You'll need to check the routes after the VPN tunnel is up as well. As you can see, there is an additional route to the 172.16.1.0 network on firewall vpn2. Incorrect routing on the firewalls can cause problems, check your leftnexthop and rightnexthop values in your /etc/ipsec.conf file:
[[email protected] tmp]# netstat -nr Kernel IP routing table Destination Gateway Genmask Flags MSS Window irtt Iface 10.0.0.0 0.0.0.0 255.255.255.0 U 40 0 0 eth1 126.96.36.199 0.0.0.0 255.255.255.248 U 40 0 0 eth0 172.16.1.0 188.8.131.52 255.255.255.0 UG 40 0 0 eth0 127.0.0.0 0.0.0.0 255.0.0.0 U 40 0 0 lo 0.0.0.0 184.108.40.206 0.0.0.0 UG 40 0 0 wlan0 [[email protected] tmp]#
If the tunnel doesn't appear to become established, use the tcpdump command as explained in Chapter 4, "Simple Network Troubleshooting," to determine whether the traffic is being seen at both ends of the tunnel. You need to know whether the IPSec packets are even reaching your VPN firewall. Check routing and your Openswan configuration if not.
Protected Interface TCPDump Output from vpn2
Here the TCPdump is done on server2 where you see unencrypted ICMP ping traffic successfully passing back and forth between the two servers:
[[email protected] tmp]# tcpdump -n -i eth1 icmp 03:05:53.971308 IP 172.16.1.1 > 10.0.0.105: icmp 64: echo request seq 89 03:05:53.995297 IP 10.0.0.105 > 172.16.1.1: icmp 64: echo reply seq 89 03:05:54.972759 IP 172.16.1.1 > 10.0.0.105: icmp 64: echo request seq 90 03:05:54.972789 IP 10.0.0.105 > 172.16.1.1: icmp 64: echo reply seq 90 03:05:55.972985 IP 172.16.1.1 > 10.0.0.105: icmp 64: echo request seq 91 03:05:55.972999 IP 10.0.0.105 > 172.16.1.1: icmp 64: echo reply seq 91 ^C [[email protected] tmp]#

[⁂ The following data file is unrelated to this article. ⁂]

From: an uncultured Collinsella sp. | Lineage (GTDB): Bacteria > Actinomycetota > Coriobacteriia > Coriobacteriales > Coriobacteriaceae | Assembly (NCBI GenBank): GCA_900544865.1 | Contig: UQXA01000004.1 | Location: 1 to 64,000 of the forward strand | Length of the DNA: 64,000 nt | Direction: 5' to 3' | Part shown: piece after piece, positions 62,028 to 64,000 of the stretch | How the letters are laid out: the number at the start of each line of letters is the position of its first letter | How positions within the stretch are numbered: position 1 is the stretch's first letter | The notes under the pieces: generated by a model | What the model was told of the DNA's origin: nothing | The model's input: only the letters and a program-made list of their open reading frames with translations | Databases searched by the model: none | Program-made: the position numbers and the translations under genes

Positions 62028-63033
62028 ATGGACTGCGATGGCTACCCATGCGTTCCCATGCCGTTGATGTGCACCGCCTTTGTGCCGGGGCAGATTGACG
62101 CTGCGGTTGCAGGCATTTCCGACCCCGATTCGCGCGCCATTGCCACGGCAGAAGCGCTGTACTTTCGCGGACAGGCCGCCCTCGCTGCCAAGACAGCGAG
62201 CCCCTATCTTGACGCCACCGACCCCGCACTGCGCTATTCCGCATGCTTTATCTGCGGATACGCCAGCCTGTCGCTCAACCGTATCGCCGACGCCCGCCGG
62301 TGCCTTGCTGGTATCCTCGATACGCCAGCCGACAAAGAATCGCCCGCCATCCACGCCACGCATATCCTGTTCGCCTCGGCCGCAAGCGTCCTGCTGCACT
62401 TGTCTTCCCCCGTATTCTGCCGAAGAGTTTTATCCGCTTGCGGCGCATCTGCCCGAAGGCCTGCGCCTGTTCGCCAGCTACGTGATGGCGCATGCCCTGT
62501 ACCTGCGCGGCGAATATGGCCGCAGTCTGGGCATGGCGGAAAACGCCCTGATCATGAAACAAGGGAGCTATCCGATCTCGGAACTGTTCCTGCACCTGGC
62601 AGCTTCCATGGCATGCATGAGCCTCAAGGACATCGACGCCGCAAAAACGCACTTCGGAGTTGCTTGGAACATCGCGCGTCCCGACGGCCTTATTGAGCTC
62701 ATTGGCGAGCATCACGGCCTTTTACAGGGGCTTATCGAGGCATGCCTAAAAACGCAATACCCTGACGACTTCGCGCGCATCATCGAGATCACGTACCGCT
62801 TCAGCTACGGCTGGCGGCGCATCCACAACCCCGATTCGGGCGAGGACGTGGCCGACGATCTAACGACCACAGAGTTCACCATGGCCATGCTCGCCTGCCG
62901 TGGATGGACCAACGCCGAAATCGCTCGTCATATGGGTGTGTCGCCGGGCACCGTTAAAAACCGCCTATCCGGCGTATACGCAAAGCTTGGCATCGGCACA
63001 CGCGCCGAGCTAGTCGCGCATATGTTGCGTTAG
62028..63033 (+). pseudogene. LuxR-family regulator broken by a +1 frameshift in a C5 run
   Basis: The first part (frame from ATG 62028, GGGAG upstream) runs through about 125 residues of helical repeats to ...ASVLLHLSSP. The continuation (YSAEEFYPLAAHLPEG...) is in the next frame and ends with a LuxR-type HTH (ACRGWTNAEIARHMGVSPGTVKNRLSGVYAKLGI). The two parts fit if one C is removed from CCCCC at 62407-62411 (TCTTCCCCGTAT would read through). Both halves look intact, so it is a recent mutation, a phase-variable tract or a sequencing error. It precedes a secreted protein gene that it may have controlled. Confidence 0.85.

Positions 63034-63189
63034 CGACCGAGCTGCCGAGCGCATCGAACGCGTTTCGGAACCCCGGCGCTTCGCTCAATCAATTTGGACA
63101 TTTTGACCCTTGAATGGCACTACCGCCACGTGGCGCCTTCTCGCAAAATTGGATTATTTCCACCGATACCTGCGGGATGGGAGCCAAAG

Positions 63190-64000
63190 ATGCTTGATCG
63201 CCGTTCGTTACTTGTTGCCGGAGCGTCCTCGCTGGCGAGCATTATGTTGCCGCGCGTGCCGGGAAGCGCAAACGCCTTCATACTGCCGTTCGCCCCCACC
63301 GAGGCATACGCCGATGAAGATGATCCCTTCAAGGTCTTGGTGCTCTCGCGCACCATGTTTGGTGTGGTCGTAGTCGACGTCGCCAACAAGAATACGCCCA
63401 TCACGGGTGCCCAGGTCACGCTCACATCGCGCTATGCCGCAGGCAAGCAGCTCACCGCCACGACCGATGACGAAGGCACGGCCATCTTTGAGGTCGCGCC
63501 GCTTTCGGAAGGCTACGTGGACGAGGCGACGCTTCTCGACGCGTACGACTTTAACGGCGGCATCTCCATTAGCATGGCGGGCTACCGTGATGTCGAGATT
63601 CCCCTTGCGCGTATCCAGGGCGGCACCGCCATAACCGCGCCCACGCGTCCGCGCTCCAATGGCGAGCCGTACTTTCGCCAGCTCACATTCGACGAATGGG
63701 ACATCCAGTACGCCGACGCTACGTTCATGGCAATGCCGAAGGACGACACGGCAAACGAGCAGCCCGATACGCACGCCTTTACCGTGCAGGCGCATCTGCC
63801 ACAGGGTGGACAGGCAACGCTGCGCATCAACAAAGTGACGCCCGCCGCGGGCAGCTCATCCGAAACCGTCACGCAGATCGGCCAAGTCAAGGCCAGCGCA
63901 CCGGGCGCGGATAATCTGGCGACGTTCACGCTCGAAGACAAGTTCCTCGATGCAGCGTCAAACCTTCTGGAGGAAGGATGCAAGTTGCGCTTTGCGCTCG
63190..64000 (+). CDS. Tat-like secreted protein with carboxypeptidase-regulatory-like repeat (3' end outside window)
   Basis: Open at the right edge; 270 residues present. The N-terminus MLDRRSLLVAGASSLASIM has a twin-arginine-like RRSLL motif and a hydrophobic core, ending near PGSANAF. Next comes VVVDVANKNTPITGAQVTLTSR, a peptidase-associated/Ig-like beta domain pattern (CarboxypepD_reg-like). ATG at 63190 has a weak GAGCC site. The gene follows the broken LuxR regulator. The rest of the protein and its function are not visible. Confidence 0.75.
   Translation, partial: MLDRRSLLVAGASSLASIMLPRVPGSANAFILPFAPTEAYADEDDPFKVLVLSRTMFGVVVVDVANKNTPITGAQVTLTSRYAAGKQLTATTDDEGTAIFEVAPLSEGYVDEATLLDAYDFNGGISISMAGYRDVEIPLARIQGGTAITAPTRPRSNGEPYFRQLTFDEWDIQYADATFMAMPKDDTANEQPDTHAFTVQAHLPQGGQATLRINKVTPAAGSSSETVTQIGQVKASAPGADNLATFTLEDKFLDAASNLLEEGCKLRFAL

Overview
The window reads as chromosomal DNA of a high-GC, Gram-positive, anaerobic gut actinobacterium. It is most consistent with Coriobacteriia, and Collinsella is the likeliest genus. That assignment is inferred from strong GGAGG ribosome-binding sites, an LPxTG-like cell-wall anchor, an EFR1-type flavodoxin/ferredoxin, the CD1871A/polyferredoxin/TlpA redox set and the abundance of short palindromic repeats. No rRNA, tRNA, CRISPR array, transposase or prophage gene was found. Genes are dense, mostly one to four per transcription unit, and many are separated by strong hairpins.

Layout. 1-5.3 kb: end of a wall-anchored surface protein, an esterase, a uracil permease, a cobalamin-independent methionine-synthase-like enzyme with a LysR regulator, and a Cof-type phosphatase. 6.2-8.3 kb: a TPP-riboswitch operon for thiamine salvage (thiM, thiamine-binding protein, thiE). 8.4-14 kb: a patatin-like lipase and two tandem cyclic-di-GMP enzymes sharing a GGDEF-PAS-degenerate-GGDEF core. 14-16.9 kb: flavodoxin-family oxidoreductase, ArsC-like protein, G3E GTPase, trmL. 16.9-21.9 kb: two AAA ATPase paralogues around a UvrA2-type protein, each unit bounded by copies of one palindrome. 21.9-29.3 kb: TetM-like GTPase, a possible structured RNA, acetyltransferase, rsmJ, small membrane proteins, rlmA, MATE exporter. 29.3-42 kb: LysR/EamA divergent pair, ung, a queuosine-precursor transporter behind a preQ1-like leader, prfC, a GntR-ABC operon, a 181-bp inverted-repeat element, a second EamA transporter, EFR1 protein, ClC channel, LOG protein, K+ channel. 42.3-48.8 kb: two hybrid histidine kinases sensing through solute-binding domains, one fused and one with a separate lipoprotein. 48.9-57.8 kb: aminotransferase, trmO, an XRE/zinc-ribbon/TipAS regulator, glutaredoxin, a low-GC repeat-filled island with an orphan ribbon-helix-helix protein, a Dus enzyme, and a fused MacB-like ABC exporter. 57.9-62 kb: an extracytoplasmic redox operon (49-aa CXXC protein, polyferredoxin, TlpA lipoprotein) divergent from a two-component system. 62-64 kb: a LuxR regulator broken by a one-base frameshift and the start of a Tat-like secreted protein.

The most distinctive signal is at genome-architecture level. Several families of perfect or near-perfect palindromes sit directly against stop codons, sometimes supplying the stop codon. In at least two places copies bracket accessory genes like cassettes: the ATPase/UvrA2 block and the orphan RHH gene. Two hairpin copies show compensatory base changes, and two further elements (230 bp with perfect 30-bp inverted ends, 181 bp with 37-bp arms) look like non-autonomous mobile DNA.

Unprotected Interface TCPDump Output from vpn2
Here the encrypted ESP traffic is encapsulating the pings passing back and forth between the two VPN boxes. The true source and destination IP addresses (10.0.0.105 and 172.16.1.1) are hidden.
[[email protected] tmp]# tcpdump -n -i eth1 host 220.127.116.11 02:08:23.637149 IP 18.104.22.168 > 22.214.171.124: ESP(spi=0xf4909a7e,seq=0x73) 02:08:24.635302 IP 126.96.36.199 > 188.8.131.52: ESP(spi=0x808e9a87,seq=0x74) 02:08:24.637988 IP 184.108.40.206 > 220.127.116.11: ESP(spi=0xf4909a7e,seq=0x74) 02:08:25.638015 IP 18.104.22.168 > 22.214.171.124: ESP(spi=0x808e9a87,seq=0x75) ^C [[email protected] tmp]#
Check syslog Error Messages
As always, check your /var/log/messages file for any messages that may provide clues as to the source of your problems.
Invalid Key Messages
If your left and right public keys were incorrectly applied to your /etc/ipsec.conf file or your regenerated keys were not updated in your /etc/ipsec.secrets file, then you will get messages stating that the keys are invalid and that information is being ignored:
003 "net-to-net" #1: ignoring informational payload, type INVALID_KEY_INFORMATION 003 "net-to-net" #1: received and ignored informational message 003 "net-to-net" #1: discarding duplicate packet; already STATE_MAIN_I3 031 "net-to-net" #1: max number of retransmissions (2) reached STATE_MAIN_I3. Possible authentication failure: no acceptable response to our first encrypted message